45 per cent people chose 1 on a scale of 1-5 when asked how often do they tend to believe information received by them on WhatsApp, according to a survey result taken during the ‘Fighting Fake News’ workshops. The results from questionnaire filled by rural participants have now been published in a report titled Fighting Fake News. The respondents, largely by people aged between 16 and 35, primarily targeting college students and police personnel, shows that as much as 46 per cent of the WhatsApp users are spending up to one active hour on the messaging app a day.
As part of its sustained efforts to battle the menace of fake news, New Delhi-based non-profit Digital Empowerment Foundation (DEF), in collaboration with WhatApp, recently concluded the first phase of workshops across 11 Indian states, making people aware of various methods of fact-checking and differentiating between news and fake news.
Under this initiative, 35,000 persons at the district and village levels were reached through workshops. As many as 4,000 of these persons were reached at the district level through trainings led by DEF Master Trainers. The other 31,000 were reached through trainings conducted by DEF’s ground staff. At each of the district-level workshops, participants were asked to fill an objective questionnaire, before and after the workshop, which tried to assess the consumption patterns of users on the private messaging app and their understanding of product design.
The survey results have now been published in a report titled Fighting Fake News: Whose Responsibility Is It. The survey finding report does not analyse the reasons behind the spread of misinformation or disinformation on the platform. It neither intends to find solutions to the problem nor point fingers at anyone, it merely aims to present findings from a survey carried out among 3,000-odd individuals across 11 Indian states during the awareness workshops titled ‘Fighting Fake News’.
The survey, which has been taken largely by people aged between 16 and 35, primarily targeting college students and police personnel, shows that as much as 46 per cent of the WhatsApp users are spending up to one active hour on the messaging app a day. As much as 43.79 per cent of the respondents use the messaging platform primarily for personal and social interactions, followed by 29 per cent of the respondents who use it primarily for work-related communication. As for the nature of these groups is concerned, 13.13 per cent of the respondents said they were part of Family Groups, 29.83 per cent said they were part of Friends Groups, 11 per cent were part of Workplace Groups. The number of people who are part of political groups is, in fact, negligible in this respondent group. Further, the report reveals that 45 per cent of the respondents chose 1 on a scale of 1 (never) to 5 (always) when asked how often do they tend to believe information received by them on WhatsApp.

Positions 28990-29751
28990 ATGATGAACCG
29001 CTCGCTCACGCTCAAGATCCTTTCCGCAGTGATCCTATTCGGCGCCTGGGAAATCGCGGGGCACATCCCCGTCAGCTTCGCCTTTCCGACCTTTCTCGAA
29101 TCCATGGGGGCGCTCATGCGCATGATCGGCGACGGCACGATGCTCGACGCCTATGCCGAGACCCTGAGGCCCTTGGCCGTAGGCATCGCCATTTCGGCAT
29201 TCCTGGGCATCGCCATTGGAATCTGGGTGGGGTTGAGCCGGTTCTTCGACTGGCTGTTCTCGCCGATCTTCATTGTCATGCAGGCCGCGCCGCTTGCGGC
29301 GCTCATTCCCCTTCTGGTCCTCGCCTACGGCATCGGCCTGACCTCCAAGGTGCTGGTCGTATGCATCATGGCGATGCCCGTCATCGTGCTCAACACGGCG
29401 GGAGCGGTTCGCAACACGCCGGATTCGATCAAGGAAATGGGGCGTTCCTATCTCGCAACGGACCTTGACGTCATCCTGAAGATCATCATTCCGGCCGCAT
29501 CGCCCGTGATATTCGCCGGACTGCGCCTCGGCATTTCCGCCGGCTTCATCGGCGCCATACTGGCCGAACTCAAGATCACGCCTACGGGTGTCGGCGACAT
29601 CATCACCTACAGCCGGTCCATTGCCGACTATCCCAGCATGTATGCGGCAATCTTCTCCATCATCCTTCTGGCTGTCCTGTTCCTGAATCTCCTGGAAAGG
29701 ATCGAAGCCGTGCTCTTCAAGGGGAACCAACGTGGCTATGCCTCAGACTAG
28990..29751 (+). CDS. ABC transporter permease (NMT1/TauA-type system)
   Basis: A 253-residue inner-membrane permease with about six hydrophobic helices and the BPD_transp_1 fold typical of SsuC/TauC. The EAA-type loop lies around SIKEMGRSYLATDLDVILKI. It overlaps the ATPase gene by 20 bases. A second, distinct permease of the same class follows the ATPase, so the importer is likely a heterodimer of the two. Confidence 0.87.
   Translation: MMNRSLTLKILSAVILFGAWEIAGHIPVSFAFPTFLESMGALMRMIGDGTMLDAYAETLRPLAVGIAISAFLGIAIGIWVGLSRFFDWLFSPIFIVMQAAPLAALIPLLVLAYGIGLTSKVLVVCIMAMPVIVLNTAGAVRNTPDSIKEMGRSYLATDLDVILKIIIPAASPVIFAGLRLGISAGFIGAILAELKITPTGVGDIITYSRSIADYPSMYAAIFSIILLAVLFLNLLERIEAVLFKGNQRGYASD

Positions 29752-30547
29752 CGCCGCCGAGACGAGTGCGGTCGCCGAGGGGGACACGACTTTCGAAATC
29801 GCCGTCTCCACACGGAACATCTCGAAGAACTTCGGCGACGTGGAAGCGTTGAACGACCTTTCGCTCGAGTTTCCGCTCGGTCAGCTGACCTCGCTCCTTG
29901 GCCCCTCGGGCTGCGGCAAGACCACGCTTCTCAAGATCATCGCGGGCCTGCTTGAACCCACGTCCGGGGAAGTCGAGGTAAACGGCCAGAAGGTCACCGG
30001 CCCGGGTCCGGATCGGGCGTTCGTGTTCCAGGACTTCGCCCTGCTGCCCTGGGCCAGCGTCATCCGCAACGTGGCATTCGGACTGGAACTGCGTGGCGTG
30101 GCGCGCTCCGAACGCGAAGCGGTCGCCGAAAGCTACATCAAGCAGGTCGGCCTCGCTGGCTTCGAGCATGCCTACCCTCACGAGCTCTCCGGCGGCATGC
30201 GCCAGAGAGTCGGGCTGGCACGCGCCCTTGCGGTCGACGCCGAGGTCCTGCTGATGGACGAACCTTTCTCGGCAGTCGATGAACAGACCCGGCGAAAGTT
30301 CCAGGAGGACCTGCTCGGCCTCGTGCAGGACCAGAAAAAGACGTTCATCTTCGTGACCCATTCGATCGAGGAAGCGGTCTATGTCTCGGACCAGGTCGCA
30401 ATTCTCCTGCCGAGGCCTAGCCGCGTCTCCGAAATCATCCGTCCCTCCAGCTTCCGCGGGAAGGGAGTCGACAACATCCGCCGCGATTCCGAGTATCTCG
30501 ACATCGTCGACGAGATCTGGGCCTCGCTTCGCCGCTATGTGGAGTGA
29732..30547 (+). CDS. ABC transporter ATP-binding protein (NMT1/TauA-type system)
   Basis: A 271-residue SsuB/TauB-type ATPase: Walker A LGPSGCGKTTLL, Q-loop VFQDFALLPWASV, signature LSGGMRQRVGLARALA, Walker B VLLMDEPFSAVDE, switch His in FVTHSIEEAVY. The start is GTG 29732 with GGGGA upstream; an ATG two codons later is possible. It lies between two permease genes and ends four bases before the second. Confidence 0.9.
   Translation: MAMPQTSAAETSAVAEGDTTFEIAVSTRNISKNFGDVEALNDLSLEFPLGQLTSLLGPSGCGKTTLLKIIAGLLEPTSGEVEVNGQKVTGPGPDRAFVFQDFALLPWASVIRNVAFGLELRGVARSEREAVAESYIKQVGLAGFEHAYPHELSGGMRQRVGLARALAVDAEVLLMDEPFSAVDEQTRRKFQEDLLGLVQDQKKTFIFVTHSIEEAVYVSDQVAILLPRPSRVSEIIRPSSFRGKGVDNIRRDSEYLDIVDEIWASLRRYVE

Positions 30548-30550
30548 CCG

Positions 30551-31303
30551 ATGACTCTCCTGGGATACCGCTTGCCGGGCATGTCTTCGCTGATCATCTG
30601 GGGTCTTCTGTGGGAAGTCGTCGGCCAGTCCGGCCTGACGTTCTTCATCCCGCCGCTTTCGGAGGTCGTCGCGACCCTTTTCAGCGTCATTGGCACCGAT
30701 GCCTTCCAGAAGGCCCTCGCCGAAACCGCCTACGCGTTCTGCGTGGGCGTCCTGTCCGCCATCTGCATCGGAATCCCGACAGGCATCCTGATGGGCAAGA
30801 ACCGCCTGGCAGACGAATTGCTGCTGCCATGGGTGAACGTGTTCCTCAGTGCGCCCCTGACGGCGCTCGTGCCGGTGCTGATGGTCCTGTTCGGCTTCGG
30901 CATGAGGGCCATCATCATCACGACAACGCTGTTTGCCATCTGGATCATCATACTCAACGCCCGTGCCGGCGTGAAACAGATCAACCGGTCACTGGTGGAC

“While conducting workshops we found that people, even in remote areas, are extensively using WhatsApp and find the private messaging channel extremely useful for day-to-day conversations as well as getting information,” said Ravi Guria, Programme Manager, who is a key trainer for the workshops. “However, most of the participants were found to be averse to the practice of checking credibility of information before sharing or forwarding the messages. People are not really in the habit of content creation and, hence, are in the habit of forwarding messages without realising consequences. There is also a lack of digital literacy among the older generation,” Guria added.
The survey report also brings out some challenges around understanding encryption and the lack of awareness on how to spot and verify misinformation. However, the workshop has been instrumental in creating awareness and saw thumping participation. “The programme is creating awareness and needs sustained efforts. Technology is evolving rapidly and with immersive technology, the task at hand will become more challenging,” said Guria, adding that DEF and WhatsApp have entered into the second phase of partnership under which 50,000 people, including civil society members, small business owners, rural artisans, youth and police officers, will be reached with the Fighting Fake News workshop across the country.
Read the survey findings here.